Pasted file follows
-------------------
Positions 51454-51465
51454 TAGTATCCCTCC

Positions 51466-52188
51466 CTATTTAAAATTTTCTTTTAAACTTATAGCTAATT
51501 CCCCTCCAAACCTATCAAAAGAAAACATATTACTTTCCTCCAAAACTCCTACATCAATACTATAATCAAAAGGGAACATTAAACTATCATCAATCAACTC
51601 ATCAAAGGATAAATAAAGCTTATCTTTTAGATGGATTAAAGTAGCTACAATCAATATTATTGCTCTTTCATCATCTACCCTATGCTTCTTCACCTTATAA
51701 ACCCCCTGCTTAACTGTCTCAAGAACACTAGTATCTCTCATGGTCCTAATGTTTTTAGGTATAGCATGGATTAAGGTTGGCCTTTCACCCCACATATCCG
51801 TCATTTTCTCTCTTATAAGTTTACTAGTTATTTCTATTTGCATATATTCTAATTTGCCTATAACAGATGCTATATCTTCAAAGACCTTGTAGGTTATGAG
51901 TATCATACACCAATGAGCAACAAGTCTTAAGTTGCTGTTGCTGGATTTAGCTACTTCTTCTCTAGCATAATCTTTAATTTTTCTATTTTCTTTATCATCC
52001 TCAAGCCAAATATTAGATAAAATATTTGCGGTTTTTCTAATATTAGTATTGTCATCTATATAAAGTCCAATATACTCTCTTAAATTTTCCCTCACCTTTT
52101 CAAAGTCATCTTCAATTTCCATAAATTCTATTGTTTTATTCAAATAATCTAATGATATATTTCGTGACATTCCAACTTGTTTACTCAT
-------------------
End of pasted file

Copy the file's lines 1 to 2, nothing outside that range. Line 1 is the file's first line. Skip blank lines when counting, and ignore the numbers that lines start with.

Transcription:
Positions 51454-51465
51454 TAGTATCCCTCC